BPS: Battle Programmer Shirase (BPS バトルプログラマーシラセ) is a comedy, science-fiction series about a guy named Akira Shirase who’s a freelance computer programmer that takes on jobs in exchange for goods, usually rare computer parts. Because he’s absolutely brilliant, he’s contacted often by many individuals to complete various hacking and security related tasks.
The very first thing that I noticed about the anime was the animation style. The show released in 2003, but the aesthetics are akin to something that would have been made in the 80s, maybe the early 90s. Yet even with this very retro type of presentation, it’s beautiful. The colours are all vibrant and the lines and drawings are crisp with an incredible amount of details within the surroundings and backdrops. The old-school quality to it is an excellent complement to the story of this breezy hacker geek. I feel like if modern, more computer-centred graphics were utilised, it would greatly take away from the cheesy comedic elements and the overall relaxed and apathetic persona of our protagonist. So, right from the start, the series grabbed my attention.
After finishing the first episode, I can safely say that one of my favourite facets of the show is Akira. I love how carefree Akira is. He’s just a dude who rolls out of his futon and does what he’s hired to do, usually in a short amount of time and while munching on junk food. Then once he’s finished, he goes right on back to bed. I relate to this sort of laziness and half-assed manner of getting by way too fucking much, which I’m not sure I should be admitting. Oh well. Anyhoo, because he’s just so average with anything unrelated to computers and technology, it makes him supremely likeable to me. He’s a Joe Shmoe moron. My perfect kind of guy to chum it with (think Eikichi Onizuka). I think what makes him even more pleasant, especially as a main character, is that he’s not super young either. From his appearance, and minor comments made by the young daughter of his landlord, he’s got to be in his late 20s to early 30s. I love seeing older characters in anime because most shows focus so heavily on the effervescence of youth (i.e.: teenagers).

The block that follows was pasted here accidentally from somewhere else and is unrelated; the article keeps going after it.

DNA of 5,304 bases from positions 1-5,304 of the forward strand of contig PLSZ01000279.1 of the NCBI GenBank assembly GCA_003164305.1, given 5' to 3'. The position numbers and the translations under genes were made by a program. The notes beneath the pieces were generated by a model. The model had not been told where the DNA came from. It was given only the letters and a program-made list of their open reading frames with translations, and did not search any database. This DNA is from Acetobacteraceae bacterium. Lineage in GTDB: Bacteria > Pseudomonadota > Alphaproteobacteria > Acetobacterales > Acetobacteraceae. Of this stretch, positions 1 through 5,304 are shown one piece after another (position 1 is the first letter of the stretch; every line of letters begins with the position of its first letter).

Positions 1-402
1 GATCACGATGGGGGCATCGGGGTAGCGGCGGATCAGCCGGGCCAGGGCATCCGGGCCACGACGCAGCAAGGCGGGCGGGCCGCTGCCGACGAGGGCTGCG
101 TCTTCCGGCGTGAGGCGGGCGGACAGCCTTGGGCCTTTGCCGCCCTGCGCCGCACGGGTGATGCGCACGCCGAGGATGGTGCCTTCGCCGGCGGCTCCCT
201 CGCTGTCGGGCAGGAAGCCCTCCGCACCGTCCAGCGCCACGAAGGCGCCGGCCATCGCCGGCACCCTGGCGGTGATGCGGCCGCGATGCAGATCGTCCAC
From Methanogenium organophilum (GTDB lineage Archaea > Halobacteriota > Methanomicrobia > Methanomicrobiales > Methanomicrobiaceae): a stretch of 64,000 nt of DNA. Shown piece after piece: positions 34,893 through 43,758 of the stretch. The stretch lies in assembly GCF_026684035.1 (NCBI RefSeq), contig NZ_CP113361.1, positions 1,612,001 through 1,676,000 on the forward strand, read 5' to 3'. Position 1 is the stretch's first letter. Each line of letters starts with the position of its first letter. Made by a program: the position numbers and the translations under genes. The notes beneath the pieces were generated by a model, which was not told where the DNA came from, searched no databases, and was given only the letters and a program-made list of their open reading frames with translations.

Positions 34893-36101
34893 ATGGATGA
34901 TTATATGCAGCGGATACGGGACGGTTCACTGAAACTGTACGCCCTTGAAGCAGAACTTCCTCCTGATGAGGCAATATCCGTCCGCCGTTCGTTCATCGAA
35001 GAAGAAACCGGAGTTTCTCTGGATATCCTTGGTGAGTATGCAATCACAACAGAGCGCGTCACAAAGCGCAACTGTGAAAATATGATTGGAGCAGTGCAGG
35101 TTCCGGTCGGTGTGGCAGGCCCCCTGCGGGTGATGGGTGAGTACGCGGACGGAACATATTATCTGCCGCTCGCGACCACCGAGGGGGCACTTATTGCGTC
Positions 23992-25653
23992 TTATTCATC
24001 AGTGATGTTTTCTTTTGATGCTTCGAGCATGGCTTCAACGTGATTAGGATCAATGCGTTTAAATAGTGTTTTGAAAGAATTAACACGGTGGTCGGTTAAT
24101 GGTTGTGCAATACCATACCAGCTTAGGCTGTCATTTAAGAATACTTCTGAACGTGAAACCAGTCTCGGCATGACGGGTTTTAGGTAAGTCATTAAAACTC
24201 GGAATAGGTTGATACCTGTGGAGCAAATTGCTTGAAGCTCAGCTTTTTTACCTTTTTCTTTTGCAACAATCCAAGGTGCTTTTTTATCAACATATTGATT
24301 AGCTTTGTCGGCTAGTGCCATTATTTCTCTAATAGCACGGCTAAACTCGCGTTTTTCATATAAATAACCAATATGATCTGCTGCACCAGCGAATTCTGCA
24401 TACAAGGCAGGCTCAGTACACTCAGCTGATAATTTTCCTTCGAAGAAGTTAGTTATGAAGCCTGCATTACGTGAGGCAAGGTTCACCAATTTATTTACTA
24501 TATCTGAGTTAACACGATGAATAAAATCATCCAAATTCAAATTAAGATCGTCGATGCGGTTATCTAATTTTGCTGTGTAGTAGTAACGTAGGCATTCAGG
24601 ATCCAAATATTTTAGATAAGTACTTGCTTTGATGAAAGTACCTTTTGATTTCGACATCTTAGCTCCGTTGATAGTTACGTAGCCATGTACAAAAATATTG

The show is listed as being a TV Short with fifteen episodes, however, over on HIDIVE there are only five episodes. Since the series has five main arcs, I think each arc was compartmentalised into a single episode. Originally, I chose this title because I had never heard of it (randomly came across it on HIDIVE), and I also felt that the smaller segment sizes would make it easier for me watch it quickly. So, when I started the 27-minute long pilot, I was apprehensive about what to expect, and wasn’t sure if it would affect my ability to pay attention to it (my ADHD has been a beast lately). Yet, the characters, the artistic style, the mild use of crass humour all surprised me and I was pleasantly engaged enough to look forward to wrapping it up relatively soon, hopefully within the week.
If you’re interested in checking out BPS: Battle Programmer Shirase for yourselves, you can check it out on HIDIVE.